Windows, Code::Blocks and Allegro 5

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caption The images shown in this tutorial are for reference only caption Please note that you MUST install the matching compiler version with the version used to compile the Allegro libraries


Static Link

For more information see Static and Dynamic Link


To install Allegro with the pre-built static binaries we're just going to need the Code::Blocks IDE, the MinGW installer, and the Allegro Binaries.

It is advised to get the latest version of these files to match the compiler: in this case, MinGW 4.7.0.

Note: While Code::Blocks comes with an embedded version of MinGW, it is recommended to use a standalone version such as the one linked above.

For more informations about these binaries go to The Allegro 5 Windows install guide

Choosing Files

Inside the allegro-5.0.x-mingw-4.a.b folder we can see the next folders.


The "lib" folder has some files that we're not going to use, so, we're going to keep the necessary ones. Since we're linking to Allegro statically, we can safely ignore the 'bin' folder.

Inside the "lib" folder we only need to use the files that end with the format "-static-mt", which are these :

Order is very important

      1    - liballegro-5.0.5-static-mt.a
      2    - liballegro_acodec-5.0.5-static-mt.a
      3    - liballegro_audio-5.0.5-static-mt.a
      4    - libvorbisfile-1.3.2-static-mt.a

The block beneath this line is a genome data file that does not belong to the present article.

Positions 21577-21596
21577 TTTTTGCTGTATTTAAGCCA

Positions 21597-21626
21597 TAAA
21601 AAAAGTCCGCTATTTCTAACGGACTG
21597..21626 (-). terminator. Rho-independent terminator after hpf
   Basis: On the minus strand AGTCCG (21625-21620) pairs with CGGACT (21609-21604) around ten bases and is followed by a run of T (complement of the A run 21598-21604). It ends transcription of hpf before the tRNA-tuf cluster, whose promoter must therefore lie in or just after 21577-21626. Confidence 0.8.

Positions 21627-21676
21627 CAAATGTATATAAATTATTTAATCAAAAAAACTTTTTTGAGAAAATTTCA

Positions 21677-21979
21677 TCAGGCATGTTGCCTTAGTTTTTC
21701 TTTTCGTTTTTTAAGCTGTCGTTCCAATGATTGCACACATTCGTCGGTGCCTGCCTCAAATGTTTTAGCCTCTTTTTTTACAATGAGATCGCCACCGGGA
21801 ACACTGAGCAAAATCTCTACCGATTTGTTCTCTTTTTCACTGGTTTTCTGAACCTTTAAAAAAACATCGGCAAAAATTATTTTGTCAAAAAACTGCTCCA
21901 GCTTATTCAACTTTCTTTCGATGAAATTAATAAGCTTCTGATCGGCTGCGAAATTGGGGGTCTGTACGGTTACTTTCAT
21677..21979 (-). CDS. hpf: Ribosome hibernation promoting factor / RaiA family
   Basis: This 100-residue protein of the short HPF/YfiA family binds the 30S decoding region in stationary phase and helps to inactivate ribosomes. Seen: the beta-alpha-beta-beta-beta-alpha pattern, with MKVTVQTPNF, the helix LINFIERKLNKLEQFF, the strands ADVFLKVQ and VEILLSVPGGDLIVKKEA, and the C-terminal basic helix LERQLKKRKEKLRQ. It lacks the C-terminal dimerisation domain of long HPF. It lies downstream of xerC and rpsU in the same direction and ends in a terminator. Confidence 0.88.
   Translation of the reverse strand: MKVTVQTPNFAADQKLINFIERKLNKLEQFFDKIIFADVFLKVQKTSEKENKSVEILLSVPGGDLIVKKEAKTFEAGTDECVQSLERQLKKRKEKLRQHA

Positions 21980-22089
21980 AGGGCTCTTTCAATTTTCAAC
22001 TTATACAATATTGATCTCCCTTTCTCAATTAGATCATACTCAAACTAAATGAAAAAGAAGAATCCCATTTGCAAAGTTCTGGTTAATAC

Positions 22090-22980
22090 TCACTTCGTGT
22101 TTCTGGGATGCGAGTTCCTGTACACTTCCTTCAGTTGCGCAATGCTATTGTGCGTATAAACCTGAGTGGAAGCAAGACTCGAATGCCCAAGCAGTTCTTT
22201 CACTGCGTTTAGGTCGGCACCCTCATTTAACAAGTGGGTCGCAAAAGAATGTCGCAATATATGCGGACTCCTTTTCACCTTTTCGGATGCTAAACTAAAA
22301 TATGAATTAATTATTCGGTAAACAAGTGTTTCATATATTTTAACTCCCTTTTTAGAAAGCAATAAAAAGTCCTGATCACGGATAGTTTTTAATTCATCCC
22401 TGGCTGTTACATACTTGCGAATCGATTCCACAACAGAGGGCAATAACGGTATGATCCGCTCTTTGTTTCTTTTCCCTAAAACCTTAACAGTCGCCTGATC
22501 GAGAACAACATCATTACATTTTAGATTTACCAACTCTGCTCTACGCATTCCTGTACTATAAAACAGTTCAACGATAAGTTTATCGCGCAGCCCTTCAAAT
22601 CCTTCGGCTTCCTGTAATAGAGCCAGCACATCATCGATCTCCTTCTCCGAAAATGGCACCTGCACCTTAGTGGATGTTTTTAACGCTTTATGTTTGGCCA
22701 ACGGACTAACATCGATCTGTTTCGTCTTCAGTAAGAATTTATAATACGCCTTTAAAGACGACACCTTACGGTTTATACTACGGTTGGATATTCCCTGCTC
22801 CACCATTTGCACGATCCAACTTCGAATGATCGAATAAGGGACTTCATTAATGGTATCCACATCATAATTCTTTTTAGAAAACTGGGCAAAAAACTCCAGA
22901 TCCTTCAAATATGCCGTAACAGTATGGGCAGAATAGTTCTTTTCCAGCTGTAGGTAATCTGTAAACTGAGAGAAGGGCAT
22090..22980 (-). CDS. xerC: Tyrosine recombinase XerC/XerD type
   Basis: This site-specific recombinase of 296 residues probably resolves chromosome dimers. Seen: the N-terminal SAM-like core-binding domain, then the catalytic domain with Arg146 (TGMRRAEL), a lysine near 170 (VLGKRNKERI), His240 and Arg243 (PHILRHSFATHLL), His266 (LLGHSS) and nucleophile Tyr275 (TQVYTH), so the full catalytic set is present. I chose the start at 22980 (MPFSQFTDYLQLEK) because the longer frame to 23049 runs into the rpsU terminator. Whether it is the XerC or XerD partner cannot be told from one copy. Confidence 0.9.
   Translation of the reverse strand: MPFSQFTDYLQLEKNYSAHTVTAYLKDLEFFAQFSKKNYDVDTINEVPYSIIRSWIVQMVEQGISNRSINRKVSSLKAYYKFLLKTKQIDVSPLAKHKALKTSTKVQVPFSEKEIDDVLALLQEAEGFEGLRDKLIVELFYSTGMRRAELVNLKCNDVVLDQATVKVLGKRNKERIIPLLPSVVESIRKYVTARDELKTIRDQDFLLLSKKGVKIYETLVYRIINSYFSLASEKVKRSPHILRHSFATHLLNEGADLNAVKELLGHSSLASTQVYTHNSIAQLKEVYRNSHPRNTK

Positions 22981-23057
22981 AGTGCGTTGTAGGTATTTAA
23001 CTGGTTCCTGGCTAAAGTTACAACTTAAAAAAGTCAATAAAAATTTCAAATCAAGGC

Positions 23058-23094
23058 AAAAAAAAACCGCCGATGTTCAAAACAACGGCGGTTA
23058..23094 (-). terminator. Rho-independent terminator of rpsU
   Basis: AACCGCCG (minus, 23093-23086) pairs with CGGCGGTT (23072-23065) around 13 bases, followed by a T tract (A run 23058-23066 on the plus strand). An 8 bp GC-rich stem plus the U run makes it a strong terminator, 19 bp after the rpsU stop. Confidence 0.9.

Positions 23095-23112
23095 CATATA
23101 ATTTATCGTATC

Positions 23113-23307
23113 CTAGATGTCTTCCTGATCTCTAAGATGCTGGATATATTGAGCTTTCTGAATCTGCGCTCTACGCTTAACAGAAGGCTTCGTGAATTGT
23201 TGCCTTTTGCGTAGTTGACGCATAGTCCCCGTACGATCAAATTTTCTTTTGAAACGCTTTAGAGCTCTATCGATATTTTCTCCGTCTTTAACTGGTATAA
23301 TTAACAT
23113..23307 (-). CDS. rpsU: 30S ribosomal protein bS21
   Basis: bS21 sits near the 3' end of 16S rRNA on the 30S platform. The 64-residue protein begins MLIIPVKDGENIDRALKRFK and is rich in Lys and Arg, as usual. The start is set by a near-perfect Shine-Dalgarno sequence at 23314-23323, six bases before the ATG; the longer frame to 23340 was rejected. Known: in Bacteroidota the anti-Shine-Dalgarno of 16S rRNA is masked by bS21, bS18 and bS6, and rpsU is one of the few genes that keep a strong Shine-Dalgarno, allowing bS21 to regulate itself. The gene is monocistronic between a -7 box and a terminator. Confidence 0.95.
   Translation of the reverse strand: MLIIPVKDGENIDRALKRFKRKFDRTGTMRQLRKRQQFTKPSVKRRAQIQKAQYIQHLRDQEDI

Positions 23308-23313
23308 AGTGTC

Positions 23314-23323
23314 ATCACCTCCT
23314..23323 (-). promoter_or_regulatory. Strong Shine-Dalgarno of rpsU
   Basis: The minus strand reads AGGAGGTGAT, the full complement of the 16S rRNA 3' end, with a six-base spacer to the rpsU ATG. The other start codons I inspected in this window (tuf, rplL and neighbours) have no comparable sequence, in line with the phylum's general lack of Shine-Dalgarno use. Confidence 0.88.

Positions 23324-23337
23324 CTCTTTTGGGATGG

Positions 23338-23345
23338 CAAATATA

5    - libvorbis-1.3.2-static-mt.a
      6    - liballegro_color-5.0.5-static-mt.a
      7    - liballegro_dialog-5.0.5-static-mt.a
      8    - liballegro_font-5.0.5-static-mt.a
      9    - liballegro_image-5.0.5-static-mt.a
      10    - liballegro_memfile-5.0.5-static-mt.a
      11    - liballegro_physfs-5.0.5-static-mt.a
      12   - liballegro_primitives-5.0.5-static-mt.a
      13   - liballegro_ttf-5.0.5-static-mt.a
      14   - libdumb-0.9.3-static-mt.a
      15   - libFLAC-1.2.1-static-mt.a
      16   - libfreetype-2.4.4-static-mt.a
      17   - libogg-1.2.1-static-mt.a
      18   - libzlib-1.2.5-static-mt.a
      19   - libopenal-1.14-static-mt.a

The rest of the files inside of the "lib" folder can be safely ignored.

Configuring Project

  • Open Code::Blocks
  • In the menu, select File->New->Project
  • Select "Empty Project" and then "Go"

  • Enter a project title and a destination folder
  • Make sure "Create Debug configuration" and "Create Release configuration" are both selected

  • Select File > New > Empty File

  • Press "yes" to add the file to the current project.
  • Enter a name for the file and save it. As this example is using the c++ language, remember to end the file with ".cpp" instead of ".c".